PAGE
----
The Memoir Of A Nazi-Hunting Couple, ‘Silicon Valley’ And More To Read, Watch And Do This Weekend
Happy first weekend of spring! Much of the snow in New York City has melted; regrettably, it has mostly melted into impassable puddles. Nevertheless, spring is in the air, and the prospect of wet shoes shouldn’t keep you from venturing out to experience some of the weekend’s best culture. Read on.
What’s better than love? Loving the person with whom you devotedly hunt Nazis. Beate and Serge Klarsfled have spent their marriage doing just that, and “Hunting the Truth,” their new memoir of their shared life, is worth a read.Jonathan Weisman’s ”(((Semitism))): Being Jewish in America in the Age of Trump” has generated its fair share of controversy this week. If you’re hesitant to pick it up, begin with Sam Bromer’s Q & A with Weisman for the Forward, and be sure to also read Forward editor-in-chief Jane Eisner’s review of the book for The Washington Post. If you’re in the mood for a truly remarkable story, make time this weekend for Elizabeth Weil’s New York Magazine profile of Aleksander Doba, who has kayaked across the Atlantic Ocean three times.
Wes Anderson’s new stop-motion animation film “Isle of Dogs” has drawn controversy over its handling of Japanese culture. If you’re still inclined to see the film, the cast of which includes Jeff Goldblum and Harvey Keitel, go and debate its merits with your friends. Also out this weekend is the Holocaust drama “Bag of Marbles,” and if you need something absolutely lighthearted, if cringily so, tune in Sunday for the premier of the fifth season of “Silicon Valley.”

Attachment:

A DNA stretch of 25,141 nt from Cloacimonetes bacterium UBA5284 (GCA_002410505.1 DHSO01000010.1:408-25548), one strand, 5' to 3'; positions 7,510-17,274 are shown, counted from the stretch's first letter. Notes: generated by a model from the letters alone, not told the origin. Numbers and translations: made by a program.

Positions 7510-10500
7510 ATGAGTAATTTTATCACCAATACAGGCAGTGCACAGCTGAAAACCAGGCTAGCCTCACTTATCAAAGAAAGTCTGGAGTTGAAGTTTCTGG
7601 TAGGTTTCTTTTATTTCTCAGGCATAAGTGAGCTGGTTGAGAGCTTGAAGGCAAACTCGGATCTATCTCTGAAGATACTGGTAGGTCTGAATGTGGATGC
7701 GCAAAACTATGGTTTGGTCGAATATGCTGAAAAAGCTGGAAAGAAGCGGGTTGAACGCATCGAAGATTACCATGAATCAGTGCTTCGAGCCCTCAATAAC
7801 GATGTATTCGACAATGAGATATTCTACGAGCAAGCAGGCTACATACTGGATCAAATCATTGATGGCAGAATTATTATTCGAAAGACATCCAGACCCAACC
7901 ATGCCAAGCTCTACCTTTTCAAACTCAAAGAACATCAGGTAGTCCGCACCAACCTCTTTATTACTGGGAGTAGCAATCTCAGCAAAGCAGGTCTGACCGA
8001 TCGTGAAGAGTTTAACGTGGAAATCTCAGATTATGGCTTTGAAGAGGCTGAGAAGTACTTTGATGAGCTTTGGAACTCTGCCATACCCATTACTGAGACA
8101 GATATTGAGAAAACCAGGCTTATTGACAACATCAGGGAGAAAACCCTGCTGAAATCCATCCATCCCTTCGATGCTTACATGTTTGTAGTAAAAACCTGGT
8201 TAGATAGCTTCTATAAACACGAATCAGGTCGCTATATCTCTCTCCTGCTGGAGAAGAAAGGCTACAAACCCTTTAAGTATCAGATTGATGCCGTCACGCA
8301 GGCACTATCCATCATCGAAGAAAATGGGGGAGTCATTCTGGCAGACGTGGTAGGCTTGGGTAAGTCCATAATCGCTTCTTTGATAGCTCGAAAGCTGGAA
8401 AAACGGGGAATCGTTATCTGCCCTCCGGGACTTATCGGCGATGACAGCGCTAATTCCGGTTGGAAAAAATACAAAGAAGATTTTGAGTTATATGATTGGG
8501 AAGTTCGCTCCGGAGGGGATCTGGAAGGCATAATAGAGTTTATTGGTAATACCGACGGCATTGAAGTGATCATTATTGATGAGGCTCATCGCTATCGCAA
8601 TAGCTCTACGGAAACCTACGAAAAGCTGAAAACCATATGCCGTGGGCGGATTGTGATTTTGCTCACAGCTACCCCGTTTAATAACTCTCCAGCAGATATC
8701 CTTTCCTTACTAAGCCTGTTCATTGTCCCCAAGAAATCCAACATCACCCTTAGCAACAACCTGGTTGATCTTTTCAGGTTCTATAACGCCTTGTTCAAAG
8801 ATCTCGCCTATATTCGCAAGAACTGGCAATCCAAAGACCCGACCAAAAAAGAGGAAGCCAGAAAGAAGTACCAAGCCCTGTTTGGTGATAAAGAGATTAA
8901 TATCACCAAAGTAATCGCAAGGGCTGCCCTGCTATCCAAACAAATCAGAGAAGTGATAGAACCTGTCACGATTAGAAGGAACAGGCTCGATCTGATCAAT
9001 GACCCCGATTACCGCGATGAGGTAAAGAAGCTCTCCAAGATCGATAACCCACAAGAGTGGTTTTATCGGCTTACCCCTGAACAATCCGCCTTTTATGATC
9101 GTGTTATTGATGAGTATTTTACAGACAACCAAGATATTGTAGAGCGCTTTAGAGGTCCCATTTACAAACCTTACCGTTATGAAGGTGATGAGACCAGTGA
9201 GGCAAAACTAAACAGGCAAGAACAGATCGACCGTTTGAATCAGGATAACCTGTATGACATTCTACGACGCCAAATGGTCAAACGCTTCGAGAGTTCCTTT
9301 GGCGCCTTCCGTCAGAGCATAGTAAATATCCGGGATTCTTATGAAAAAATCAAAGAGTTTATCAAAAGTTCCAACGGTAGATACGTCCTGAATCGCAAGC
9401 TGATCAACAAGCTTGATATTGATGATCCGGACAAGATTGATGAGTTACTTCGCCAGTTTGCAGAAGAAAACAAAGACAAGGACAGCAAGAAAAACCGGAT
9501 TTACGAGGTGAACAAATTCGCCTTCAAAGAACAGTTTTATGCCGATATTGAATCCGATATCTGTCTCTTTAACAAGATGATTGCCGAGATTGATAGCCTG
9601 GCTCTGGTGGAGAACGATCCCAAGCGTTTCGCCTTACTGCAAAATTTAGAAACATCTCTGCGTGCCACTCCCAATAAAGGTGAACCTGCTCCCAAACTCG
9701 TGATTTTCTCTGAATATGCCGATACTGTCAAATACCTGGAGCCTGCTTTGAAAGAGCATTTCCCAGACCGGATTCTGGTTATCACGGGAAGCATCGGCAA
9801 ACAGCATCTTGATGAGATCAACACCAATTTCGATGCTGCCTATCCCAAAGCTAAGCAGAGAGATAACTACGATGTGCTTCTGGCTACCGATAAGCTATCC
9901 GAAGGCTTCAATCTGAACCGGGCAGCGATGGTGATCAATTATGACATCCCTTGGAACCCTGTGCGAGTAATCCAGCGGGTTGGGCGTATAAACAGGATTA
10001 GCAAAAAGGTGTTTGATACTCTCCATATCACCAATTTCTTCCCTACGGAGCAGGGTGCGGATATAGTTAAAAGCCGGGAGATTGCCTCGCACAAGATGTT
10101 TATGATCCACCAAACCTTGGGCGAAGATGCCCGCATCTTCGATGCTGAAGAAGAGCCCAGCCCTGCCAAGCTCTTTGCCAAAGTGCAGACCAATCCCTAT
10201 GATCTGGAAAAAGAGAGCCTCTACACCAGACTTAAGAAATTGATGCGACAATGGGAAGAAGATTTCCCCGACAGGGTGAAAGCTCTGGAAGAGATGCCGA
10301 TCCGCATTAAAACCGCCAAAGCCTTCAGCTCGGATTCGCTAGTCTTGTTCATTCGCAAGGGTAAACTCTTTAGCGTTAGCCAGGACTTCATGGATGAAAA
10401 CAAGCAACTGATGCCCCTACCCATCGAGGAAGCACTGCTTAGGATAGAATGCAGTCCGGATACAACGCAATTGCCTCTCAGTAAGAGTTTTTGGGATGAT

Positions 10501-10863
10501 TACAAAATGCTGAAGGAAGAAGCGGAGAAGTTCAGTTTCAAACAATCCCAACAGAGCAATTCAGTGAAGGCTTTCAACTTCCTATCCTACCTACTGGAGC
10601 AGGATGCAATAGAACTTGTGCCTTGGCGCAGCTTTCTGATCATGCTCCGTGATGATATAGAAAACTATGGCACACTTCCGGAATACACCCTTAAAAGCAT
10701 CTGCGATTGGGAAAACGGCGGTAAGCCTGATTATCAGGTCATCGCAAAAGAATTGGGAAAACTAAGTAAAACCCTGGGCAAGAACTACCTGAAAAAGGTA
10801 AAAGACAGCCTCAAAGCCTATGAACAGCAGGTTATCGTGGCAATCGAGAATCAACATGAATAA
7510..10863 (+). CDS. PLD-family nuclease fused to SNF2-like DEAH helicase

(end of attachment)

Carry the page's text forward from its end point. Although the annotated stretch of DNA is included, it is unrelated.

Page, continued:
3) New York City
For a treat, see a concert performance of the rarely-staged musical “Grand Hotel,” based on Vicki Baum’s 1929 Yiddish novel and play “Menschen im Hotel,” at City Center Encores. On Sunday, don’t miss New York Live Arts’s tribute performance “A Celebration of Arnie Zane.” Make time as well for the Met Breuer’s new exhibit “Like Life: Sculpture, Color, and the Body,” which features works by artists including Louise Bourgeois.
4) Washington D.C.
On Saturday, attend the National Chamber Ensemble’s “Strings Fever,” featuring works by Brahms and Mendelssohn. Sunday, don’t miss k.d. lang at Strathmore; yes, she has Russian Jewish ancestors! And for a laugh, head to Wolf Trap for a performance by Chicago’s Second City of “Look Both Ways Before Talking.”
6) Los Angeles
Friday night, attend the opening of Chris Kraus’s “In Order to Pass: Films from 1982–1995” at Chateau Satto. And on Sunday, choose between two classical music offerings: The LA Opera’s matinee of “Orpheus and Eurydice,” followed by a conversation by Stephen Fry and James Conlon, or a performance by the American Youth Symphony, featuring Russian Jewish pianist Vladimir Feltsman, at the LA Phil.